It has been observed that certain healthy people at routine checkups present with low neutrophil counts that is not associated with any obvious disease burden [4, 5]. This condition is known as benign neutropenia or in some cases chronic benign neutropenia (CBN). Chronic benign neutropenia in otherwise healthy subjects has been observed in different groups, such as Africans [6], African Caribbean people [7], Ethiopians, Yemenite Jews [8, 9] and certain Arab populations. Prevalence of isolated endemic incidences of benign neutropenia has been previously reported in the Middle Eastern countries [8, 10, 11]. However, the specific risk of defined genetic subgroups has largely remained unknown. A recent report by Denic et al., (2010) [4] showed that the mean neutrophil count in Arabs is lower than those found in individuals who are from European origin [4]. The root cause for the origin of this benign condition is still not understood. Understanding the cause for chronic benign neutropenia (CBN) will be crucial for the management of this disease in the general population. A genetic cause, an autosomal dominant mode for transmission of the disease [4], has been postulated however this requires extensive validation studies.

The incidence of CBN condition shows variation between males and females with males being more prone to this condition [5]. Recurrent infections, especially chest infection, bacterial and viral infections are some indicators for CBN [10]. Smoking has also been attributed as a major cause for the occurrence of CBN [12].

Association of CBN with any long-term disease is not known. Patients with CBN do not present with unique clinical features and do not appear to have any difference in outcomes for common forms of infections such as the respiratory infections, between individuals with and without neutropenia from the same ethnic population. Some of the patients with CBN were found to have normal bone marrow morphology as well as other leukocyte counts (lymphocytes, basophils, eosinophils, and monocytes). In some instances CBN is associated with several clinical manifestations ranging from mild infections to severe disease conditions. In certain random cases patients identified with severe congenital neutropenia were associated with a premalignant condition with an increased risk of clonal hematopoietic diseases such as MDS and leukaemia [13].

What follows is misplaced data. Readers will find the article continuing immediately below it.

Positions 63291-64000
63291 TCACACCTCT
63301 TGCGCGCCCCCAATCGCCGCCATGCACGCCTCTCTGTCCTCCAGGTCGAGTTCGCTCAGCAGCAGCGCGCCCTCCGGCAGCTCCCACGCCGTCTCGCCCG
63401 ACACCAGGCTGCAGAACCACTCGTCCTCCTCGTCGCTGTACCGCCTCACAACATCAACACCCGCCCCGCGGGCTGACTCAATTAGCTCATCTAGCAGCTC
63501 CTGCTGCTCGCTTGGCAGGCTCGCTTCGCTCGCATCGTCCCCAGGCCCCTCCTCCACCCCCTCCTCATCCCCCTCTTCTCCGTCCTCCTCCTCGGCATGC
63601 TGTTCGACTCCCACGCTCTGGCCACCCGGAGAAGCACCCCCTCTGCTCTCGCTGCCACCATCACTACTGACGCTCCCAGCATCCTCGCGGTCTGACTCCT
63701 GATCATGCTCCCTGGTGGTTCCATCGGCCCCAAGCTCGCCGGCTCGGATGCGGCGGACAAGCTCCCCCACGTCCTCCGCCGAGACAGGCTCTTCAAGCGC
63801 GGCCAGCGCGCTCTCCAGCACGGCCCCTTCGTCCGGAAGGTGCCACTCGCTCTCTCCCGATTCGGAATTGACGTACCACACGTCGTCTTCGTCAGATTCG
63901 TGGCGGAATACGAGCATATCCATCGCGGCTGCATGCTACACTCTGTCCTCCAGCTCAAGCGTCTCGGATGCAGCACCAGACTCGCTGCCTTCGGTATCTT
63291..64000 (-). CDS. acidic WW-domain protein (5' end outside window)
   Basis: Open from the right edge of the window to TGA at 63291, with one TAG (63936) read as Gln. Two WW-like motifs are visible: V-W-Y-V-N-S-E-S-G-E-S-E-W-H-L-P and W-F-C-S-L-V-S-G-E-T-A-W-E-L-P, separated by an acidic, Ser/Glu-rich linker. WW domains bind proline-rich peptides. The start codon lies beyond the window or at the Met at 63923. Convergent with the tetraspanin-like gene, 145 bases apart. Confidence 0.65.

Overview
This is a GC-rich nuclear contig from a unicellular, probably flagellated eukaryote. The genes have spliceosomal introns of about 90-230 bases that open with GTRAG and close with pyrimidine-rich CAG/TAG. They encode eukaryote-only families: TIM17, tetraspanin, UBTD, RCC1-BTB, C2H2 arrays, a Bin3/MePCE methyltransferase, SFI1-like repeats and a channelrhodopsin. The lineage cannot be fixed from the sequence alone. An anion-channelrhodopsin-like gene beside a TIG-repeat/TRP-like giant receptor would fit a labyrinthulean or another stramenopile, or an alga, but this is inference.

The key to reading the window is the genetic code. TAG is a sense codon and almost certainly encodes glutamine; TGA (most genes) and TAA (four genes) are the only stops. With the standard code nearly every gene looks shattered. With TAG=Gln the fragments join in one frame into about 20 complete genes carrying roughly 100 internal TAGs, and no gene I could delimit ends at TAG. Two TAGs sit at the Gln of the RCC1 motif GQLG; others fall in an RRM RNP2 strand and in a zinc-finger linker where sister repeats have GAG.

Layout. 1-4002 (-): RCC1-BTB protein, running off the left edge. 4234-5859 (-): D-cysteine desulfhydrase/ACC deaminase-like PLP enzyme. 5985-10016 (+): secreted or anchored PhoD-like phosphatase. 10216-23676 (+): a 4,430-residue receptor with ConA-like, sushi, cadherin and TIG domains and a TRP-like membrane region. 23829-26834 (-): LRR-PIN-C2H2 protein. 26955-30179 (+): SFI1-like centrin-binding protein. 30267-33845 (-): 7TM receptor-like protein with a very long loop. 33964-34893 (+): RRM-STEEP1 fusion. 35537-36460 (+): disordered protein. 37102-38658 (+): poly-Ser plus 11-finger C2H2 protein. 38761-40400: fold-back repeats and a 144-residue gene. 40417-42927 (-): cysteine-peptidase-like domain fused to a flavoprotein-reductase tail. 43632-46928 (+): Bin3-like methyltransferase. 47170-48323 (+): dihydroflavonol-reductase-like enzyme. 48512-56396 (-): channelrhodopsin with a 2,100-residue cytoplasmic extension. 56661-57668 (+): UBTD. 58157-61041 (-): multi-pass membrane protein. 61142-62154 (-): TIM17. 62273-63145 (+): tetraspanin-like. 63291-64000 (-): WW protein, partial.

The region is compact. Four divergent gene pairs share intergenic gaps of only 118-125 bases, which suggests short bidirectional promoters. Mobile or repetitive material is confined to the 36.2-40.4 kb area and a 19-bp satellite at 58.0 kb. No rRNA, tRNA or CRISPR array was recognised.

Very few studies have been reported on the incidence and the underlying pattern of this disease. Based on our literature review there were no previous report on the prevalence of this disease in the kingdom of Saudi Arabia which has a total population between 25 and 35 million. Considering the previous reports, 10-15% prevalence in the Middle East, this could results in a significant number of subjects in the Kingdom to this benign condition. Thus, in the present study, we tested 100 samples from subjects who came for regular screening and were not treated for any specific disease, at the King Abdulaziz University Hospital in Jeddah, Kingdom of Saudi Arabia. The current study evaluated the frequency of CBN in the normal population samples and a total of 19 different parameters were analyzed. To achieve our objectives, we used flow cytometry to measure cell population data (CPD) as well as cell surface markers to more specifically categorize the peripheral blood lymphocytes on subjects with CBN compared to subjects without CBN. To our knowledge the current study is the first of its type to look into factors associated with CBN in the Middle East population focused on the general population in the Kingdom of Saudi Arabia.

Methods